CANCELLED Fourth PILAGG Seminar / November 13th – Global Law and Global Justice: The Gap, by Prof. Neil Walker (Edinburgh Law School)

CANCELLED

‘GLOBAL LAW AND GLOBAL JUSTICE: THE GAP’

Prof. Neil Walker’s aims is to develop some of the normative implications of the argument in his recent book – ‘Intimations of Global Law’ (Cambridge, 2015). In that book, he examines the new and contested category of ‘global law’ . Global law refers to those emergent or ‘imitated’ aspects of legal doctrine that speak in a global register – applicable in all circumstances regardless of territory, citizenship or other limiting general affiliation. He divides global law into convergence-sponsoring categories (the creation of common political organisations or the application of common substantive standards) and divergence-accommodating categories (the cultivation of functionally specialised regimes or the co-ordination of different regimes  through private international law and other plural-sensitive methodologies). He identifies naive triumphalism, structural fatalism and myopic or disengaged compartmentalism as three pathological attitudes on the part of global jurists that MAY arise from the sheer range and diversity of global law types, and which help account for the profound gap between the practice of global law and our ideal conceptions of global justice. He ends by asking how we might begin to close that gap.

Prof. Neil WALKER (Edinburgh Law School)

 When? On Friday 13th November, 2.30 – 5.30 pm

Where? At Sciences Po Law School, 13 rue de l’Université, 75007 Paris, Salle de réunion (4th floor).

Discussant : Prof. David Kinley (Syndey Law School)

Third PILAGG Seminar – 16th October – Global Law and Interdisciplinary Inquiry, Alexander Panayotov

JURISDICTIONAL POLITICS AND SOCIAL MECHANISMS: AN INTERDISCIPLINARY SYNTHESIS? 

The interdisciplinary collaboration between law and social science has often been hailed as a promising avenue for studying law and globalization. In reality, however, this collaboration has been stymied by diverging disciplinary discourses, conflicting research practices, and incompatible methods for evaluating scholarly findings. I elucidate the possibility conditions for a productive engagement between law and social science. After laying out the obstacles to this engagement, I offer arguments for reconciling the differences.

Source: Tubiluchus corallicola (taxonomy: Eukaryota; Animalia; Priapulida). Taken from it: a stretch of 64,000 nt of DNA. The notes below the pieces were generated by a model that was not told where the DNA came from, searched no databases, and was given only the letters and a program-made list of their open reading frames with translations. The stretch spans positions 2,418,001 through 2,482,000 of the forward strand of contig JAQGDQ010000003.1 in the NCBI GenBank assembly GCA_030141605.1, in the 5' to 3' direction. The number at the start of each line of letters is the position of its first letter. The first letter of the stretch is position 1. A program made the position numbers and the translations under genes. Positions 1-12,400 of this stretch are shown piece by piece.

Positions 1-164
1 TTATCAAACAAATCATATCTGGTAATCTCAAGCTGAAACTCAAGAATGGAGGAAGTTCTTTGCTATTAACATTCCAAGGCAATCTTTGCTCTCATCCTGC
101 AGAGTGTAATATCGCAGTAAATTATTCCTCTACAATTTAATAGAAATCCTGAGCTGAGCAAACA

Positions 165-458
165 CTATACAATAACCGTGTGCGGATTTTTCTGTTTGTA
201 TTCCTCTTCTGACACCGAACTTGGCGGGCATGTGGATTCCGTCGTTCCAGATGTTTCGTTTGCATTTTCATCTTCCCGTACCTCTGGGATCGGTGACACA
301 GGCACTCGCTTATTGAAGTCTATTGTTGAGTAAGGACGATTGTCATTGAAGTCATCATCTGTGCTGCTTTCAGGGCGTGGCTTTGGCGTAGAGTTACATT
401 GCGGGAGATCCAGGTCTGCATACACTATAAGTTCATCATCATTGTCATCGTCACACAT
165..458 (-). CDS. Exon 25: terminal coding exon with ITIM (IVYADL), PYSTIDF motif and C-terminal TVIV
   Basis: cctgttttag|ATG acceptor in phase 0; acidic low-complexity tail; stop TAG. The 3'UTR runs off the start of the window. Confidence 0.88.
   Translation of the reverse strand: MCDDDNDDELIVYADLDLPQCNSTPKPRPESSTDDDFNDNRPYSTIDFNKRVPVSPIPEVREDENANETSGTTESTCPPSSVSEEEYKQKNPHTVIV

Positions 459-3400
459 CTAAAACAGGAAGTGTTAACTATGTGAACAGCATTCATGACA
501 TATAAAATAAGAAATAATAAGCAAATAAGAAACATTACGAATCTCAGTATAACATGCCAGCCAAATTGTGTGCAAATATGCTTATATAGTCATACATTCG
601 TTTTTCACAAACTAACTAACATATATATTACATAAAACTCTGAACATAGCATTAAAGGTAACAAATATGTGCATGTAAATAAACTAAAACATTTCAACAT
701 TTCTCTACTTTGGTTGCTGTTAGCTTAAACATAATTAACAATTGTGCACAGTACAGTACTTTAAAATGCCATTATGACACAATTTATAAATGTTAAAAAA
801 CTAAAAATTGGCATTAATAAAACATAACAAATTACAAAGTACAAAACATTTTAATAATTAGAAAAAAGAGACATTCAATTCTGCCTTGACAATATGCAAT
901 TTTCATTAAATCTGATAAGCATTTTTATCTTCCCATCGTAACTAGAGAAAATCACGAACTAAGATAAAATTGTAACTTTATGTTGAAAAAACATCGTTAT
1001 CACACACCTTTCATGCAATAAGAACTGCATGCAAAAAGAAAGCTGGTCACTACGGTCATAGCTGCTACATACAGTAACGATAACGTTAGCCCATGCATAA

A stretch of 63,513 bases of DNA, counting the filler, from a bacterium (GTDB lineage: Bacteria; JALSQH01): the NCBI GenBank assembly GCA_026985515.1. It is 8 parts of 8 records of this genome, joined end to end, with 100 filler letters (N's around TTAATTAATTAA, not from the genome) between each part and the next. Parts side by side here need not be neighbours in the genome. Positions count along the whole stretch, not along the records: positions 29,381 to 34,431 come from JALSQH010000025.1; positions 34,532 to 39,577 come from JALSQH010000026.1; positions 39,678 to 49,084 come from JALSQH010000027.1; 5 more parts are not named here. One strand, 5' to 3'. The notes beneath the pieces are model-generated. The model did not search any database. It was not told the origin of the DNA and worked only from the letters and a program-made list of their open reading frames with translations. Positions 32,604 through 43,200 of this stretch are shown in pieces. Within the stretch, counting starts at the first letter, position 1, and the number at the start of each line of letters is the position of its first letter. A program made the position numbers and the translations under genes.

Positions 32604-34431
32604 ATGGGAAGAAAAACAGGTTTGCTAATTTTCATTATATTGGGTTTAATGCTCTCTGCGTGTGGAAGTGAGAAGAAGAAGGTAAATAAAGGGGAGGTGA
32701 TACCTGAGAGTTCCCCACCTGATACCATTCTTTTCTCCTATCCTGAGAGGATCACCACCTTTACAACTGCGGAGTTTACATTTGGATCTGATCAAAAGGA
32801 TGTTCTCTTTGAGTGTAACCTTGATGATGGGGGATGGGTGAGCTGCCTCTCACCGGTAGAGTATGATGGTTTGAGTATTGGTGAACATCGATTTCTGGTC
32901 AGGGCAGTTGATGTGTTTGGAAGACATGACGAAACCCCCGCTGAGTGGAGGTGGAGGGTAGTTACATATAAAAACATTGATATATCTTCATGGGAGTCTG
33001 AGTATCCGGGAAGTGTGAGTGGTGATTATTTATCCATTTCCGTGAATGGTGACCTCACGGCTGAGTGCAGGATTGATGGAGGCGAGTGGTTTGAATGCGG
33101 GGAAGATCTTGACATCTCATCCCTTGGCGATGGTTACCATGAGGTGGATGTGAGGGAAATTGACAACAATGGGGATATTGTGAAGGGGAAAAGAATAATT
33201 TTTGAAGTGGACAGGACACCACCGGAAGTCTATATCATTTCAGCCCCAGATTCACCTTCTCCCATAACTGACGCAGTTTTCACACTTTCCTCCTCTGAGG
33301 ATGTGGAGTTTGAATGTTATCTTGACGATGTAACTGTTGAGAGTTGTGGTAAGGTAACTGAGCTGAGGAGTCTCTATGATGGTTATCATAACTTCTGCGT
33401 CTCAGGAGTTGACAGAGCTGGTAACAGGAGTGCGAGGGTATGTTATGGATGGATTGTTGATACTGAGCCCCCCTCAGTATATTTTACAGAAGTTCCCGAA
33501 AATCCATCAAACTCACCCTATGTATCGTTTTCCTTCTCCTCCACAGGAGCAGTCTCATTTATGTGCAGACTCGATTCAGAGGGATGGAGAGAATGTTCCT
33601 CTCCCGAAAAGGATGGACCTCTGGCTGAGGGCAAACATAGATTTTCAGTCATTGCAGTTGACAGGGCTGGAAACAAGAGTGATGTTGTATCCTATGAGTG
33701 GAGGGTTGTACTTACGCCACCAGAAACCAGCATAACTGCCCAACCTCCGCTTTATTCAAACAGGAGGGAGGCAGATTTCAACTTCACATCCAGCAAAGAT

Specifically, the “Legalization in World Politics” (LWP) framework is used as a starting point to evaluate both the strengths and weaknesses of the social science approaches to law. I contend that both law and social science can engage in a productive cross-fertilization by identifying common unifying themes such as jurisdictional politics. This theme combines social scientists’ strive for generalizations and legal scholars’ fine-grained analysis of complex technical legal issues. The paper defines jurisdictional politics, lays out a generic model for its constitution, and positions it in a transnational context. In this context, I also investigate the promise of deploying social mechanisms to explain both the process of legal change and the emergence of legal order. Four such mechanisms are identified: assertion, diffusion, layering, and conversion. Subsequent examples illustrate their operation. Hopefully, this contribution will stimulate scholars to partake in interdisciplinary work and formulate alternative strategies for exploring their research puzzles.

(Abstract of the paper to be discussed during the seminar)

Alexander PANAYOTOV (NYU)

Discussants : Prof. Véronique CHAMPEIL-DESPLATS (Université Paris X – Méthodologies du droit et des sciences du droit, Dalloz 2014) et Prof. Jérôme SGARD (Sciences Po – CECI, Professeur d’économie politique).

 When? On Friday 16th October, 2.30 – 5.30 pm

Where? At Sciences Po Law School, 13 rue de l’Université, 75007 Paris, Salle de réunion (4th floor).